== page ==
Fictional Characters Wiki

Yogi Bear is a cartoon character who has appeared in numerous comic books, animated television shows and films. He made his debut in 1958 as a supporting character in The Huckleberry Hound Show.

Yogi Bear was the first breakout character created by Hanna-Barbera and was eventually more popular than Huckleberry Hound.[1] In January 1961, he was given his own show, The Yogi Bear Show, sponsored by Kellogg's, which included the segments Snagglepuss and Yakky Doodle.[2] Hokey Wolf replaced his segment on The Huckleberry Hound Show.[3] A musical animated feature film, Hey There, It's Yogi Bear!, was produced in 1964.

Yogi was one of several Hanna-Barbera characters to have a collar. This allowed animators to keep his body static, redrawing only his head in each frame when he spoke — a method that reduced the number of drawings needed for a seven-minute cartoon from around 14,000 to around 2,000.[4]





Like many Hanna-Barbera characters, Yogi's personality and mannerisms were based on a popular celebrity of the time. Art Carney's Ed Norton character on The Honeymooners was said to be Yogi's inspiration;[5][6] his voice mannerisms broadly mimic Carney as Norton.[7] Norton, in turn, received influence from the Borscht Belt and comedians of vaudeville.[6]

Yogi's name was similar to that of contemporary baseball star Yogi Berra, who was known for his amusing quotes, such as "half the lies they tell about me aren't true." Berra sued Hanna-Barbera for defamation, but their management claimed that the similarity of the names was just a coincidence. Berra withdrew his suit, but the defense was considered implausible and sources now report that Berra was the inspiration for the name.[8] At the time Yogi Bear first hit TV screens, Yogi Berra was a household name.[9]

The plot of most of Yogi's cartoons centered on his antics in the fictional Jellystone Park, a variant of the real Yellowstone National Park. Yogi, accompanied by his constant companion Boo-Boo Bear, would often try to steal picnic baskets from campers in the park, much to the displeasure of Park Ranger Smith. Yogi's girlfriend, Cindy Bear, sometimes appeared and usually disapproved of Yogi's antics.


Besides often speaking in rhyme, Yogi Bear had a number of catchphrases, including his pet name for picnic baskets ("pic-a-nic baskets") and his favorite self-promotion ("I'm smarter than the av-er-age bear!"),[10] although he often overestimates his own cleverness. Another characteristic of Yogi was his deep and silly voice. He often greets the ranger with a cordial, "Hello, Mr. Ranger, sir!" and "Hey there, Boo Boo!" as his preferred greeting to his sidekick, Boo Boo. Yogi would also often use puns in his speech, and had a habit of pronouncing large words with a long vocal flourish.


From the time of the character's debut until 1988, Yogi was voiced by voice actor Daws Butler. Butler died in 1988; his last performance as Yogi was in the television film Yogi and the Invasion of the Space Bears.

After Butler's death, Greg Burson stepped in to perform the role (Butler had taught Burson personally how to voice Yogi as well as his other characters). Greg Burson died in 2008.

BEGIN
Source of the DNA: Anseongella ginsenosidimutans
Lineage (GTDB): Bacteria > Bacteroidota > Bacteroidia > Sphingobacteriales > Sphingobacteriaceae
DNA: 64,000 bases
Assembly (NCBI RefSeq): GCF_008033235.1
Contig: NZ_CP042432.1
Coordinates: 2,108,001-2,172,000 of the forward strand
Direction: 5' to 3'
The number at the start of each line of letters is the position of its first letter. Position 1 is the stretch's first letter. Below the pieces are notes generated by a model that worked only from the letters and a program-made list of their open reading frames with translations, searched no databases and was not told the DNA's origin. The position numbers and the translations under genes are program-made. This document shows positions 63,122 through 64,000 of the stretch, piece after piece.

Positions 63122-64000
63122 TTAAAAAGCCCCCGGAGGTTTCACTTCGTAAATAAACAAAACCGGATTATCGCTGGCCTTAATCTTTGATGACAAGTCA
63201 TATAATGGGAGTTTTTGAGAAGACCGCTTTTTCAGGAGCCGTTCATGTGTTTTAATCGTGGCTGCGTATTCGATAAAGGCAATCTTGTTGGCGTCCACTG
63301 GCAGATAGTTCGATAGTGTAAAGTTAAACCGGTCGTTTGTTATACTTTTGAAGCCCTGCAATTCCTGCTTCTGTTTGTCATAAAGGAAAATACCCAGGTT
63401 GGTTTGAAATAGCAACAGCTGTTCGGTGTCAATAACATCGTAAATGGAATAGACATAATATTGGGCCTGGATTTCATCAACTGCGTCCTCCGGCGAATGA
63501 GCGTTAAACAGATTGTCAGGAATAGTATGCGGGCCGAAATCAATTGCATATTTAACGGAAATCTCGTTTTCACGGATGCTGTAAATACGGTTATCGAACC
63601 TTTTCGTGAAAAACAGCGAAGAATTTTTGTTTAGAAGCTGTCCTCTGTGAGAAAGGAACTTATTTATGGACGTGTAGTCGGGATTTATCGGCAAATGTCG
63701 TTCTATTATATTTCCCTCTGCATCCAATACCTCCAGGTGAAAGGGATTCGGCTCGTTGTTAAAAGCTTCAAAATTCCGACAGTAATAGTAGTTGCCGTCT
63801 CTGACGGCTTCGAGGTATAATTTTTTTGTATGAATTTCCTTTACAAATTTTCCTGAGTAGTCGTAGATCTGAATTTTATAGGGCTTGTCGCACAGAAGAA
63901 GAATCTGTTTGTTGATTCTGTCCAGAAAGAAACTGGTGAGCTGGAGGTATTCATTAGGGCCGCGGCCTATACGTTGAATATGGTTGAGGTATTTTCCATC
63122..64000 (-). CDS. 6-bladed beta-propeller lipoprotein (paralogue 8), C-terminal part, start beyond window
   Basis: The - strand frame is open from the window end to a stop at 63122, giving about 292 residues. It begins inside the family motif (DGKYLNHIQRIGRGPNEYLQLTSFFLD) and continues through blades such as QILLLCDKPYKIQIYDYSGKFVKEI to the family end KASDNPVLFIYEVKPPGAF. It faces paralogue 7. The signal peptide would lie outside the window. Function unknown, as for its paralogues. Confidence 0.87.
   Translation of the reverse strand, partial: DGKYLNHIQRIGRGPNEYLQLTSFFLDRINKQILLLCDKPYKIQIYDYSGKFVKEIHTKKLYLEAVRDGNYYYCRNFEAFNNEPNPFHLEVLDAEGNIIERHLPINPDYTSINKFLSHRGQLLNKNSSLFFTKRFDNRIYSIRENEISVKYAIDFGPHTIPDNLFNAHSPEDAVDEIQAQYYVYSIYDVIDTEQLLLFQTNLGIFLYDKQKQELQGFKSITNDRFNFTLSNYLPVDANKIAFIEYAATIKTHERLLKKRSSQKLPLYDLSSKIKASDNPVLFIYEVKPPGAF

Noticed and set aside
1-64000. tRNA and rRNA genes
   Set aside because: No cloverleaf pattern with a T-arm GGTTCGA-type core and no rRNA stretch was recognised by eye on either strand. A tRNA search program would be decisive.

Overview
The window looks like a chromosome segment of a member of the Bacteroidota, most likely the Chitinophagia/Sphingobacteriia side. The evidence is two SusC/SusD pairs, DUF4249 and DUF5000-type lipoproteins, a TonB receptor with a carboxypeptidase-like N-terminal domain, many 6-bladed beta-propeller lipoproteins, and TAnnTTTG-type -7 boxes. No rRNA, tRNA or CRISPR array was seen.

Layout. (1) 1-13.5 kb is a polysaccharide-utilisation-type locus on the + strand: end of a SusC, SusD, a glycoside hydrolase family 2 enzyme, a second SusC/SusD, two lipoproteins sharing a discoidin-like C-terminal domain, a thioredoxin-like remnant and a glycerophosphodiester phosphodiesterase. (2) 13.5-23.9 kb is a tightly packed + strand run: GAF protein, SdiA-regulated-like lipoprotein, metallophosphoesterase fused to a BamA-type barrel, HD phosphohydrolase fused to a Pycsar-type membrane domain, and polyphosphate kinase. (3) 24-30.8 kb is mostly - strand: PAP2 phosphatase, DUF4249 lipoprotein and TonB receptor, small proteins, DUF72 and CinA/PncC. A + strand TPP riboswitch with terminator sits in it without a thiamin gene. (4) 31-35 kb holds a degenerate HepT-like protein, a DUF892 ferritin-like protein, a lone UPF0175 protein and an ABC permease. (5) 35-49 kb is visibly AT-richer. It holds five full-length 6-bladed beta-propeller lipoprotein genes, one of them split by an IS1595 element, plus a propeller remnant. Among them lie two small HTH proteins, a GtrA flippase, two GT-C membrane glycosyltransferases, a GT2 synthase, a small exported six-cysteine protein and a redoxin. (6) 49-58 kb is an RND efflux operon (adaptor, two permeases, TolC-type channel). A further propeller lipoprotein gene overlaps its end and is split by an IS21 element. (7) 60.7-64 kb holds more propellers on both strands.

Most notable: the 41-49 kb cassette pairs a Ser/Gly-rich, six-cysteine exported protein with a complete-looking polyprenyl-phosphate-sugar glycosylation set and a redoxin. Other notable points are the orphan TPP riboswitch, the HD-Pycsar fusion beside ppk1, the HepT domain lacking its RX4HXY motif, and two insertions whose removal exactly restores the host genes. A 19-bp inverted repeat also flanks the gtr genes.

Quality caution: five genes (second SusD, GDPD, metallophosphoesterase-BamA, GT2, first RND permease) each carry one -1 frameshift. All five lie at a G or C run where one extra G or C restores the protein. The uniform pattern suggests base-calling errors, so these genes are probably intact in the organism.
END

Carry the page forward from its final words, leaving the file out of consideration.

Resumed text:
Jeff Bergman and Billy West also performed the character throughout the 1990s for various Cartoon Network commercials and bumpers.

In the Yogi Bear film, the character is voiced by actor Dan Aykroyd.

In the animated stop motion sketch comedy show Robot Chicken created by Seth Green, Dan Milano voiced Yogi Bear.[11]

Other appearances


Television series

Films and specials

Video games

  • Yogi's Frustration (Intellivision) (1983)[12]
  • Yogi Bear (Commodore 64) (1987)
  • Yogi Bear & Friends in The Greed Monster (Commodore 64) (1989)
  • Yogi's Great Escape (Amiga) (1990)
  • Yogi Bear's Math Adventures (DOS) (1990)
  • Yo Yogi Bear (Tiger Handheld) (1991)
  • Yogi's Big Clean Up (Amiga) (1992)
  • Adventures of Yogi Bear (Super NES), (1994)
  • Yogi Bear's Gold Rush (Game Boy) (1994)
  • Yogi Bear: Great Balloon Blast (Game Boy Color) (2000)
  • Yogi Bear: The Video Game (Wii, Nintendo DS), (2010)


  • Yogi Bear and the Three Stooges Meet the Mad, Mad, Mad Dr. No-No, a 1966 comedy album

Live action/Animated feature film

A live-action/computer-animated film titled Yogi Bear was released by Warner Bros. in December 2010. The movie featured Dan Aykroyd as the voice of Yogi Bear. The film, adapting the television series, follows the adventures of Yogi Bear and his pal Boo-Boo in Jellystone Park, as they avoid Ranger Smith who is trying to stop Yogi from stealing picnic baskets. A sequel is in the works.


"Yogi" by the Ivy Three (1960), sung in a voice mimicking Yogi Bear. The song reached no. 8 on the Billboard Hot 100

Spümcø Ranger Smith and Boo Boo shorts

In 1999, animator wikipedia:John Kricfalusi's Spümcø company created and directed two Yogi cartoons, wikipedia:A Day in the Life of Ranger Smith and Boo Boo Runs Wild. Both shorts aired that year on the wikipedia:Cartoon Network as part of a Yogi Bear special. "Boo Boo Runs Wild" features a fight between Yogi and Ranger Smith, which was edited heavily for broadcast for both violence and torture situations.

In 2003, Spümcø created another Boo Boo cartoon, Boo Boo and the Man, which was made with Macromedia Flash and released on Cartoon Network's website.

A music video (known as a "Cartoon Groovie") for Yogi Bear airs on Cartoon Network and Boomerang. It showcases clips of Yogi and Boo Boo stealing picnic baskets and annoying Ranger Smith.